Yesterday, all my troubles seemed so far away

Posted On 28/10/2007

Filed under Food for thoughts

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Yesterday, all my troubles seemed so far away
Now it looks as though they’re here to stay
Oh I believe in yesterday

Suddenly, I’m not half the man I used to be
There’s a shadow hanging over me
Oh yesterday came suddenly

— Yesterday, by John Lennon & Paul McCartney

A friend of mine like to tell a jokes. After graduate from secondary, when she try to choose the path between accounting and etc, her father encourage her to take the computing, as “you don’t need to read so much compare to your sister that study accounting”. And the rest is history.

Yes, computing is a big hoo-ha in the pass. However, the myths and misconception refuse to fade even the technology jump tens to hundreds flops in short period of time. For examples, from the feedback of my friend at the end user side, the accounting/finance department usually don’t click with IT division, since IT is a “big spender”. As bureaucratic in government, most finance controller prefer maintain status quo compare to upgrade, as “don’t upgrade it if everything work” (even it works slowly and crash beyond fixing anytime).

Don’t be surprise when a Malaysia company doing millions ringgit business still runs on a Dual Processor Pentium III 500Mhz with 256MB RAM that warranty lapse for many years. As in the pass, this hardware can easily cost a Myvi (~ RM 50,000) today. And you guess it, the accounting people still stuck in the yesteryear RM40,000 hardware purchase that already write off, but they just refuse to let go.

Another example is the data transfer/archival medium. Today, a grade 1 DVDR that store 4.7GB data cost less than RM2.00. Can you imagine, in 1990, we all pay RM1.50 for a piece of 3.5 inch, 1.44MB floppy disk. Today, I can put the whole 500MB mail box as a backup in my 1GB sandisk thumbdrive, which cost me RM37.

12 years ago, I am using 8″ QIC tape that store less than 300MB of data. Today, I am taking a 1GB thumbdrive as my keychain.

And hardware that drive the old 8″ QIC tape is obsolete. And complete transfer of information from the old media to new media is inevitable. Resistance is futile. For example, BNM has rules that Malaysia financial institution(Banks, Insurance, trust funds ) must keep at least 5 years of online data. So unless you want to get into trouble of sourcing old hardware, there is no way but keep migrating the storage. When 10 pieces of RM30 per piece 400MB QIC tape can be replace by a single piece of 4700MB, RM30 DVDRAM. For massive archival, 400GB Ultrium tape that cost RM400, can easily replace 1000 pieces of the 400MB QIC tape. As you can see, the capacity-cost goes more than 100 folds (RM 400 vs RM 30,000). And the logistics in security and archival is much simpler : duplicating the 400GB tape for off-site storing is much easier and cheaper than duplicate 1000 tapes.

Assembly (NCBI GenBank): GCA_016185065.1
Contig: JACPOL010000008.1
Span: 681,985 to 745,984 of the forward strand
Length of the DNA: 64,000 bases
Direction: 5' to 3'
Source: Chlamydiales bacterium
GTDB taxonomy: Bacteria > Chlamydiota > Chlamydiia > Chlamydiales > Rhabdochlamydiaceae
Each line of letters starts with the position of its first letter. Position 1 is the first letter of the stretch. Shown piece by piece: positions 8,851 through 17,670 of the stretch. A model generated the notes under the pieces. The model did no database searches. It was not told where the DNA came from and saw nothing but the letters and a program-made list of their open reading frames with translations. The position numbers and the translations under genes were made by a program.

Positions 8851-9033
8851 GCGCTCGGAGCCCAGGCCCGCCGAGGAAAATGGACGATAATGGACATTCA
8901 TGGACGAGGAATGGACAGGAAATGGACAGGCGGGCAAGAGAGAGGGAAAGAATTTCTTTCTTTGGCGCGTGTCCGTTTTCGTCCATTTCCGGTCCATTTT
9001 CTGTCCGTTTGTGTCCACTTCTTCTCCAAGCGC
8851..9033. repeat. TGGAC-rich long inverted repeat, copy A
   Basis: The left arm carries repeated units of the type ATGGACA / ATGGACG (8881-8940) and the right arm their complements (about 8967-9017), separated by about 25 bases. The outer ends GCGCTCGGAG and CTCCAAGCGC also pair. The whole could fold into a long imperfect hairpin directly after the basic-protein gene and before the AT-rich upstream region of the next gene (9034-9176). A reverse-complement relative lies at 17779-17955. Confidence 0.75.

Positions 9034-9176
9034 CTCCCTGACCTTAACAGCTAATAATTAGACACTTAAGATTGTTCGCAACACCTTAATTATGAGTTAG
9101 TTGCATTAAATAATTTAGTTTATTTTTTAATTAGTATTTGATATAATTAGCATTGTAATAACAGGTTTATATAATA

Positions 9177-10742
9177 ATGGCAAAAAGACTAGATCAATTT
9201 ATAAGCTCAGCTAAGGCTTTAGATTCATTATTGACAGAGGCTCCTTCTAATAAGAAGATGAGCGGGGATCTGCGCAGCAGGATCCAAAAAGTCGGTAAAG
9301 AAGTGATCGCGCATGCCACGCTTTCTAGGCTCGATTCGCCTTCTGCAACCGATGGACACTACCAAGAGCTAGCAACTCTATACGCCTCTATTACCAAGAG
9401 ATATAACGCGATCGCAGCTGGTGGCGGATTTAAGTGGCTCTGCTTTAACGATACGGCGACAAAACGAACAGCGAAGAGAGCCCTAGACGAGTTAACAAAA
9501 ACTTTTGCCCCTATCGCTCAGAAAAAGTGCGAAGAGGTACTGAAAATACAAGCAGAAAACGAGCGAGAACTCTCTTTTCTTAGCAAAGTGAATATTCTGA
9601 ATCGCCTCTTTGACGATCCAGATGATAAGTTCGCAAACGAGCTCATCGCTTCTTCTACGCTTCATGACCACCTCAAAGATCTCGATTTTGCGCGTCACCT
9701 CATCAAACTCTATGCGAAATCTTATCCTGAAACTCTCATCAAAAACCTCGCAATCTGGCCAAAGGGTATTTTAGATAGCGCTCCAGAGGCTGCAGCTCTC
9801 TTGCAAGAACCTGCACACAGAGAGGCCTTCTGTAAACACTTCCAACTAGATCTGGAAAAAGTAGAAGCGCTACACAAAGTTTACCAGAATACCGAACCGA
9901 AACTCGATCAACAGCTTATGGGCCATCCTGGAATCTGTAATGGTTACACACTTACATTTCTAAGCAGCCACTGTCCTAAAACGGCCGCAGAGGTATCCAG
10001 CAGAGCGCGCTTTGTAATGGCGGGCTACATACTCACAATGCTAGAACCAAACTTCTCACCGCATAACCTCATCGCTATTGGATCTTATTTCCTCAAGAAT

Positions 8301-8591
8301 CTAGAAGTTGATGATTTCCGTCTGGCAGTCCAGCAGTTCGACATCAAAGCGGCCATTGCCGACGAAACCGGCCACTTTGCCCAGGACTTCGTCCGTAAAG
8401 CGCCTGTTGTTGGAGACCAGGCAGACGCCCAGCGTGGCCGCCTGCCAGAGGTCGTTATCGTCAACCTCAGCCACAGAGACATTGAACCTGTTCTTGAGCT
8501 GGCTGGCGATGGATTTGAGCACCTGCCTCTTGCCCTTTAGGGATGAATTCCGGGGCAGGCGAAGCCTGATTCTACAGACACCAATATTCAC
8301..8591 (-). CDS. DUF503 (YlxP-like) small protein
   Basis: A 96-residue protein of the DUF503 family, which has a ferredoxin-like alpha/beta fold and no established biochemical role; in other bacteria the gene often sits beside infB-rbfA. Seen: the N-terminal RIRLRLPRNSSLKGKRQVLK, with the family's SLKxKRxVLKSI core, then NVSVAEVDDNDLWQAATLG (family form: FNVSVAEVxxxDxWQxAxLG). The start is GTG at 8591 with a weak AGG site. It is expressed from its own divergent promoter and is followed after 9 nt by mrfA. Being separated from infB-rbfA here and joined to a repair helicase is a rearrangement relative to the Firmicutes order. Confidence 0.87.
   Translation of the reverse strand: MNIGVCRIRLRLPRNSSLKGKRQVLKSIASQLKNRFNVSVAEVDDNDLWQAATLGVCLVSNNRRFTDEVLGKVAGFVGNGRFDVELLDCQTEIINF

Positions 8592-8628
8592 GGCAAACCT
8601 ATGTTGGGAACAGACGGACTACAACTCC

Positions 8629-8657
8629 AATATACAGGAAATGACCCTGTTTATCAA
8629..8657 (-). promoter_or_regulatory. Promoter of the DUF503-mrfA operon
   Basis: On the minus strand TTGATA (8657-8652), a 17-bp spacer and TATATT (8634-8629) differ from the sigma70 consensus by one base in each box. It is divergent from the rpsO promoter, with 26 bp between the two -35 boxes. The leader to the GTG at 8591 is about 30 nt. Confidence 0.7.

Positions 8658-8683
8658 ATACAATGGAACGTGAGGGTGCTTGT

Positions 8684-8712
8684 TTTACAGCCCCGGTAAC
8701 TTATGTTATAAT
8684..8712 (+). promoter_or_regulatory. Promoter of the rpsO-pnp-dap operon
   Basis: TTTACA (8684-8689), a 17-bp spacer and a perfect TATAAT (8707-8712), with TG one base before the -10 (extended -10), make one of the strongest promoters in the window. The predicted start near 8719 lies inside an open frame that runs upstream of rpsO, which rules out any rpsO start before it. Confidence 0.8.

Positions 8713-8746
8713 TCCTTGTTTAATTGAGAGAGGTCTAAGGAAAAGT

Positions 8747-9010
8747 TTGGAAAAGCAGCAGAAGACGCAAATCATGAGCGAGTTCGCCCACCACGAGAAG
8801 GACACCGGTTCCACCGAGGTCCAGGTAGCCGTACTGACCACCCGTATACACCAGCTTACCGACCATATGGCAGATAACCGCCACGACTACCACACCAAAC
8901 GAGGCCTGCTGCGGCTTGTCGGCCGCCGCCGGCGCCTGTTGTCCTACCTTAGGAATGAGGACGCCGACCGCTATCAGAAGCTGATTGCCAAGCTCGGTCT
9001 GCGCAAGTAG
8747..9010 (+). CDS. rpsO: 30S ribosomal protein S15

It is clear that, technology advancement help relief pressure on maintenance cost. Investing on new system/storage give a return on investment in less than 6 months. For example, an old Pentium 1Ghz 512MB RAM server cost RM70,000 in 1997, can never compete with a RM25,000 hardware (provided you don’t procure the hardware that jack up the price 10-20 times as what Malaysia government did), on capacity and performance. When corporate invest on information technology, they must also keep up the flows of technology upgrade plan. Today, faster return on investment come from upgrades.

But in Malaysia, corporate are taking a snail path. Another friend has recently complain to me about company slow on adapting turnkey IT project. A small turnkey project decision, took 3 months to settle from a large insurance company. Glocal is just a talk on the paper. Borrow a friend overseas experience to expand the idea of turnkey project to overseas, thanks to the broadband. It seems compare to India and China, Malaysia IT workers are relatively cheaper. Which I bet even Malaysia mainstream media that haven’t take the hint.

When Malaysia corporate feels the pain of overseas company pummel them, it will be too late. It will not take long for them to find out that, it is Malaysia IT workers are working for this “foreigner” MNC to deliver the glocal solutions.


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